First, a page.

What’s Cooking in Gail’s Kitchen? Talking Points: No Yeast Beer Bread! Never in my wildest dream did I ever realize there would be a shortage of all-purpose flour and yeast. Yet, the grocery store shelves were bare. I don’t know if it had anything to do with panic-buying during the coronavirus quarantine or if people were baking up a storm in isolation. Homemade bread is a comfort food, after all. Kneading dough can be a distraction from stay-at-home kids and social media rants. Plus the incredible aroma of bakery bread is soothing and rewarding. So, the obvious answer was to go to the fridge and open a can of beer. Beer acts as a leavening agent, as long as baking powder is included in the recipe. For those who wonder, the alcohol does burn out and evaporate. Now the results are a more dense and heavy bread with a thicker crust, just so you know. Personally, I like the crunchiness of toast better that way. Then again, it could be the result of “bathing” it in butter before baking. Let’s jam with beer bread!
NO YEAST BEER BREAD
2 cups flour
3 teaspoons baking powder
3 teaspoons sugar
1 teaspoon sea salt
12-ounces beer, room temperature
1/4 cup butter, melted
Preheat oven to 375°. Line a loaf pan with parchment paper. Set aside. In a large bowl, combine flour, baking powder, sugar, and sea salt. Stir until mixed. Add the beer, stirring until the dough forms. Set aside. Warm the butter in the microwave for 20-30 seconds. Brush the parchment paper on bottom and sides of the loaf pan. Spoon the dough into the buttered loaf pan. The dough will have a rustic appearance. Brush the remaining butter evenly over the top of the dough. Bake for 50 minutes or until a tester comes out clean. The bread will be a golden brown. Remove pan from the oven and cool for 10 minutes. Invert pan to remove the beer bread. Slice and serve.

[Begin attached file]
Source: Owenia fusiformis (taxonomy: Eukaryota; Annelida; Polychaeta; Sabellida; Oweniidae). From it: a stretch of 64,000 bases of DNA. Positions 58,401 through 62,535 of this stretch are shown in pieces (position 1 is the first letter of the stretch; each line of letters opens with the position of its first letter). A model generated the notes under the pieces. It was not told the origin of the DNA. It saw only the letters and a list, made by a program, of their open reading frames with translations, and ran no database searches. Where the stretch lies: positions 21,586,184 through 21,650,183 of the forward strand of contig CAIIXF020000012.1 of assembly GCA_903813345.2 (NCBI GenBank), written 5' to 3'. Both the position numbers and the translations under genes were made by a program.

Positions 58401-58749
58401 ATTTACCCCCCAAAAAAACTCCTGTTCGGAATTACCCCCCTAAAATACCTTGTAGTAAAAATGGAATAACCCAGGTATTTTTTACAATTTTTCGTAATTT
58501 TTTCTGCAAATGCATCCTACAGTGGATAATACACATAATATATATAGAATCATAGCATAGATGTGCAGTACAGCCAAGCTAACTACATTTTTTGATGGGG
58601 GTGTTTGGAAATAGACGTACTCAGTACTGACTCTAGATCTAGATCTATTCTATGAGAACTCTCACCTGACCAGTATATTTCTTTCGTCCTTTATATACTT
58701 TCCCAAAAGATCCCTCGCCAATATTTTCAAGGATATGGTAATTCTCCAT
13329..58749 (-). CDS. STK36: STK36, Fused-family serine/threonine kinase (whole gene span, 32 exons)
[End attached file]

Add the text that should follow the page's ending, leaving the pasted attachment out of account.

What’s Cooking in Gail’s Kitchen? Waste Not, Want Not: Rum-Topped Ginger Beer Float! I gotta tell you, there are some fantastic-tasting nonalcoholic ginger beers on the market right now. One of my absolute favorites is made with organic agave and extracts of chili pepper, coriander, cardamom, lime, and orange. Don’t get me wrong, ginger is still the star attraction. These flavors go extremely well in a Mexican Mule with chile pepper-infused tequila. But that’s another story. I went with a much lighter version of ginger beer for a refreshingly light twist on an old favorite. Granted, with a dark rum floater, it definitely has a boozy punch. Obviously, this is an adult beverage and should not be served to anyone under the age of 21.
RUM-TOPPED GINGER BEER FLOAT
3 scoops vanilla bean ice cream
6.8-ounce bottle ginger beer, chilled
1.5 ounce spiced dark rum
Lime wedge, for garnish
Place ice cream in a glass or mason jar. Slowly pour ginger beer over ice cream. Squeeze a touch of lime juice into the glass. Top with a spiced dark rum floater. Garnish with lime wedge. Serve with a spoon. Cheers!
Dining Outside the Home: Kid Rock’s Big Ass Honky Tonk Rock N’ Roll Steakhouse in Nashville, Tennessee! The name alone is a mouthful, which means this place is a nonstop party all day long. The music is loud, the steak is amazing, and the drinks are icy cold. Since the entertainment can be heard a half a block away, it draws thrill-seekers like moths to a flame. From street level to rooftop, five floors, four stages, and six bars make this joint the biggest, baddest honky tonk downtown. Grab a seat and settle in for awhile.
Dining Outside the Home: Scoreboard Bar and Grill in Nashville, Tennessee! For a winning Nashville tradition, this must-see hotspot grabs your attention. The bar food is over-the-top with seafood appetizers, loaded burgers, smoked barbecue, and specialty pizzas made fresh-to-order. But there’s way more on the menu. Live music on the deck highlights bluegrass, rock, karaoke, and organic country. Wet your whistle, chow down, and be entertained at The Scoreboard.